Share

Scientists Used GPS to Forecast 2012 Costa Rica Earthquake

By Laura Dattaro
Published: December 25, 2013

Cracks on the external walls of the Monsenor Sanabria hospital in Puntarenas, 90 km northwest of San Jose, on September 5, 2012, after a powerful 7.6-magnitude earthquake struck Costa Rica's Pacific coast. Seismologists working in the area had forecasted the possibility of such a quake. (Ezequiel Becerra/AFP/GettyImages)

On September 5, 2012, one plate of the Earth’s crust slipped below another 25 miles beneath the surface of Nicoya, Costa Rica, triggering a magnitude 7.6 earthquake. But unlike many other quakes, this one was not entirely a surprise.

Earthquakes of magnitude 7 or greater have occurred at this plate interface in 1853, 1900 and 1953. When the 1990s rolled around, scientists knew to expect another one sometime in the coming years. They began studying the region with ground-based GPS and seismic measurements, which led to accurate predictions of where an earthquake was likely to occur and that the quake would reach a maximum of magnitude 7.8.

The fault where the quake occurred is what’s known as a subduction zone, where one plate slides under another. The movement of the plates causes the Earth itself to change, allowing the team of scientists to track land movement and figure out areas of growing tension that will eventually be released in an earthquake, Andrew Newman, a Georgia Institute of Technology associate professor and one author of a new study detailing the research, told weather.com. The plates are in a state seismologists call “locked up.”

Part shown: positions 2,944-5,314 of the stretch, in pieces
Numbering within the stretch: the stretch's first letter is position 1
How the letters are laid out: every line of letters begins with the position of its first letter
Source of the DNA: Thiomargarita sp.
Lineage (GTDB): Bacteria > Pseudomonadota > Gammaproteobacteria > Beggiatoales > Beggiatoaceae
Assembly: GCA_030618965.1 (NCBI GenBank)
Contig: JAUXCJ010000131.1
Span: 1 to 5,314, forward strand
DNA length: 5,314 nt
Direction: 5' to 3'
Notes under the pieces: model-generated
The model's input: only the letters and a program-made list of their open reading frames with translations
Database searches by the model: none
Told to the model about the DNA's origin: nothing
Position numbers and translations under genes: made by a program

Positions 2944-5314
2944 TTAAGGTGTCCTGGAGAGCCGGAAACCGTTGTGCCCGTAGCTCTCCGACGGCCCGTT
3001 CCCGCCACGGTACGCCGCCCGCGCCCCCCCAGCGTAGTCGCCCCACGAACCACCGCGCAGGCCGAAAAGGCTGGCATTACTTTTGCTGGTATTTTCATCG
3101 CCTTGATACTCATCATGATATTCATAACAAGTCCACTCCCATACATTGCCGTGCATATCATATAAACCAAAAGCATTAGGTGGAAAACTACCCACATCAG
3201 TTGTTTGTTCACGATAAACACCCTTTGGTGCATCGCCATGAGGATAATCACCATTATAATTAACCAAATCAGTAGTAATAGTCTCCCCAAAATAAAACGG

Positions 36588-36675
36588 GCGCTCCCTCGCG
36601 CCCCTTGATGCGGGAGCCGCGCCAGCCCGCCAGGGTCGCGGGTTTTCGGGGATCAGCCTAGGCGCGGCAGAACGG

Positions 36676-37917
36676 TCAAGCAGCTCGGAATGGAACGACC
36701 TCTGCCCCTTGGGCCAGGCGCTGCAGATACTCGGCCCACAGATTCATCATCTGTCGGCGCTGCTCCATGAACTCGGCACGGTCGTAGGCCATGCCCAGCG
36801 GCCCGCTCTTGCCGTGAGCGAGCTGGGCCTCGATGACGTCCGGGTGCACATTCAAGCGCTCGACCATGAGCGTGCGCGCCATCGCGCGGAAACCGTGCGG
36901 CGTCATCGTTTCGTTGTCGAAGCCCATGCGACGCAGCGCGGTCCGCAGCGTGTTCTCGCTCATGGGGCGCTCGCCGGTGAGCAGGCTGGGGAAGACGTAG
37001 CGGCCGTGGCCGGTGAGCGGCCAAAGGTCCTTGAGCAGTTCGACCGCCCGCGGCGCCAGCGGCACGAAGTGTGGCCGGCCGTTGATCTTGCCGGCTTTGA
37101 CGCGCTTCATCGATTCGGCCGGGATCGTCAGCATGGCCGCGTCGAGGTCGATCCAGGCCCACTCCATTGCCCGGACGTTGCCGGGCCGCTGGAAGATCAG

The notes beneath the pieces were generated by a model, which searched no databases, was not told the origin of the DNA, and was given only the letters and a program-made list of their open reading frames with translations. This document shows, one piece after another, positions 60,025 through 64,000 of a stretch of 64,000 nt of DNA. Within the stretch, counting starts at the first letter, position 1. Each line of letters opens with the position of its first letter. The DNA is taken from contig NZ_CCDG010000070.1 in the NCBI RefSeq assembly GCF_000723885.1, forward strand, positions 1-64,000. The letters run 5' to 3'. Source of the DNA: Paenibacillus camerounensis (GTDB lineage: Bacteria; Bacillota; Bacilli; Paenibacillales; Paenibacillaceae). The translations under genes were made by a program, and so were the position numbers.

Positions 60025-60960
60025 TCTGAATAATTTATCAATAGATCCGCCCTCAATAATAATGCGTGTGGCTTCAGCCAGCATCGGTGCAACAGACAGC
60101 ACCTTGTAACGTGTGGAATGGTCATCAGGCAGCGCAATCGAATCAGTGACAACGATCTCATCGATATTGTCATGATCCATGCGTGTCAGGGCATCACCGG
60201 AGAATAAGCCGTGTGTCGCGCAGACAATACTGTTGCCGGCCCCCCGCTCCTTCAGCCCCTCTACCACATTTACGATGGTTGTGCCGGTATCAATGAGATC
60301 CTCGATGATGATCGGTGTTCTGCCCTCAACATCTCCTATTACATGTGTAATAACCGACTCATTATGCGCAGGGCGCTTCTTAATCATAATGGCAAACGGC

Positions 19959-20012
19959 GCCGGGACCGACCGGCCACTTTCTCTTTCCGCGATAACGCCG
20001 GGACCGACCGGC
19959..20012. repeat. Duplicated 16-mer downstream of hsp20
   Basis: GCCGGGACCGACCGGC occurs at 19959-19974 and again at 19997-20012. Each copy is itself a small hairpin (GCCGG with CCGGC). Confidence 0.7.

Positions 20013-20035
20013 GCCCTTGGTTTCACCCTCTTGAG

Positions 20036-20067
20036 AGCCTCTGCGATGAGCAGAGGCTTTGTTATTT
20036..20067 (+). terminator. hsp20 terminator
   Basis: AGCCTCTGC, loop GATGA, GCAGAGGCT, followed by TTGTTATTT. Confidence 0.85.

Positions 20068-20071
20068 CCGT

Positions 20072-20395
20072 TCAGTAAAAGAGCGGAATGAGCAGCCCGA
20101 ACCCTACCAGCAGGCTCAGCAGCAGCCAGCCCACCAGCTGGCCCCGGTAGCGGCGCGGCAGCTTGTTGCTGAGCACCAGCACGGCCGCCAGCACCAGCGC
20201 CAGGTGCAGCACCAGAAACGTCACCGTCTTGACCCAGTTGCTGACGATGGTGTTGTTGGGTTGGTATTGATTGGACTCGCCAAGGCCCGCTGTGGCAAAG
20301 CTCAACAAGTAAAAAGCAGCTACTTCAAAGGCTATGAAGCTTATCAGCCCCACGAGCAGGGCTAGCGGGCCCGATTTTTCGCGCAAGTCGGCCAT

Andrew Newman performs a GPS survey in Costa Rica's Nicoya Peninsula in 2010. (Lujia Feng)

“Where that fault locked up starts to build energy for future earthquakes, but what it also tends to do is deform the land,” Newman said. “So we used the deformation of the land to map out the area that’s locked up.”

The Nicoya Peninsula is geologically rare in that a vast majority of subduction zones — more than 90 percent, Newman said — are not under land, but under water, such as the Cascadia zone off the Pacific Northwest of the United States or the Tohoku region of Japan, where a massive magnitude 9 earthquake triggered a devastating tsunami in March 2011. Cascadia “is capable of unleashing a similarly sized quake,” according to a release.

(MORE: Japan Tsunami: Deep-Sea Study Reveals Why It Was So Extreme)

Newman hopes to continue studying the Nicoya Peninsula’s response to the 2012 earthquake, which would allow seismologists to better understand how energy builds up again after an earthquake. The research helps to demonstrate the importance of taking such measurements in understanding where big earthquakes will strike next, he said. “All we need to do is make detailed images of how the Earth is deforming in subduction zones underwater,” he added, “and we can really start mapping out the areas that are building up energy for release in future earthquakes.”

The research was published in the journal Nature Geoscience.